I’ve read that Grobo uses a full spectrum LED light. What does that mean?
Great question; thought it would be appropriate to get a response to this question from the person who designed the light solution in the Grobo One
the low-down is that there’s a lot to it so I’ll try and keep this as short and sweet as possible. Typically, in the world of LED growing today you’ll see a lot of companies producing or using blue/red spectrum LEDs, that cater towards the 440nm and 660nm wavelengths on the visible light spectrum. These wavelengths are necessary for two major plant functions: stem growth, as well as leaf growth, respectively. This is a bit of an oversimplification as obviously there’s a lot more going on within plants that have different affects.
Just as an extreme example, the failure to keep certain light spectra in has significant plant morphology changes in plants that come from the same batch of seeds! Check out this video here for a great rundown of the differences that occur in the plants from CFL grow, to red/blue grow, to a red only grow, to a blue only grow: https://youtu.be/sfihE4IuFuU
You can see from the video that the red LED only lettuce grow had some elongated leaf growth, while the blue LED only had more of an upright structure.
Now, getting to the full spectrum part. Plants, since the dawn of their existence, have relied on the sun for growth. The sun, being what it is, has full spectrum coverage in the visible range, and even into the invisible range (Infrared and UV). I’ll take a snippet from one of Grobo’s blog posts on light to elaborate briefly on what each spectrum can achieve:
Ultraviolet — No exposure produces better growth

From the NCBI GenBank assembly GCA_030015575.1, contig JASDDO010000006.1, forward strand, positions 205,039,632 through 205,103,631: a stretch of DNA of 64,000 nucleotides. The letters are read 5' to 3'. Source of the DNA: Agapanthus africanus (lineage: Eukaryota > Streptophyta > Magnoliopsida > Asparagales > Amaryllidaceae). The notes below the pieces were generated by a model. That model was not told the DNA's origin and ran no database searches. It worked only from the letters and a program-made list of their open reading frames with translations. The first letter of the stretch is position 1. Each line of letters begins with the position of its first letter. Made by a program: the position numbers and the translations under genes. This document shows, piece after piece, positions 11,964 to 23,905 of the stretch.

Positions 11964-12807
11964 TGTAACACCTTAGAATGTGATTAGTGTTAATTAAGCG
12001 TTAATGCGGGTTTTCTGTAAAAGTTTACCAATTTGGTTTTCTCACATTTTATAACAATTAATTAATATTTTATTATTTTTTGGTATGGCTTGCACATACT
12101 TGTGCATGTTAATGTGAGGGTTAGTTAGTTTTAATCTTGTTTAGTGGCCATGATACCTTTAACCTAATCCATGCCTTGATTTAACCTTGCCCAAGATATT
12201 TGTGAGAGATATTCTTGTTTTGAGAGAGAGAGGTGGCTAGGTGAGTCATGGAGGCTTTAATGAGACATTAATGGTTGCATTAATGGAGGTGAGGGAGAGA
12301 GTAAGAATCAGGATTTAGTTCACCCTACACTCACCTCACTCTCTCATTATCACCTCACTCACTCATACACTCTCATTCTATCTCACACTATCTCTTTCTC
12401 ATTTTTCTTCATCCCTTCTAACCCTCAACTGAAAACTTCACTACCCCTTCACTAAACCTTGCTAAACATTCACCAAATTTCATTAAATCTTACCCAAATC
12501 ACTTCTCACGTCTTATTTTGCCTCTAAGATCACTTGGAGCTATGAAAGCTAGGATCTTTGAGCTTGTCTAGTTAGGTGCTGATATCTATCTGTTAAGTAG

Violet — Enhances the color, taste, and aroma of plants
Blue — Increases the growth rate of plants
Green — Enhances chlorophyll production and used as a pigment for proper plant viewing
Yellow — Plants exhibit less growth compared to blue and red light
Red — When combined with blue light it yields more leaves and crops, depending on what you are growing
Far Red — Speeds up Phytochrome conversion which reduces the time a plant takes to go into a night time state. This allows the plant to produce a greater yield
So, the take away here is that while red and blue lights, possibly featuring a balanced white LED for better human visibility, can grow plants well, they may not be high quality in the sense of the overall potency, taste, colour, and texture of the plant. We don’t want to just grow your plants automatically here at Grobo, we want to make them grow better for you.
I hope that answers your question
Yeah, that was a great answer, very informative. Thank you! I never knew that plants grew differently under different colors of light. SCIENCE RULES!
No worries, always happy to help
Hello… in the world of LED growing today you’ll see a lot of companies producing or using blue/red spectrum LEDs, that cater towards the 440nm and 660nm wavelengths on the visible light spectrum. These wavelengths are necessary for two major plant functions.
Yes but does Grobo use full spectrum not eight spectrum? Does it do infrared and the light that mimics the sun?
Are the lights in Grobo suited for all the recipes you list?
Yes Grobo would be using the equivalent of what is stated as a “full spectrum” (or “sun spectrum”, etc.)
If you’re interested in learning more here’s a blog I wrote on the various spectrums a few years ago:
Thank you Chris!
Hey @Chris, I remember reading down the grape vine awhile back and @Stephen can correct me if I’m wrong, that there was going to be a ‘sunset’ mode coming to the recipes where this light setting kicks in a couple hours before lights out. The photo mode light looks like something it would do with just the red/yellow hues I see coming from back of unit. This could help us growers with better yields. Is this still something in the woodworks?
The unit’s recipes already have the far red LEDs incorporated into it to convert the chemical reactions at the “end of the day” for the plant
Hope that helps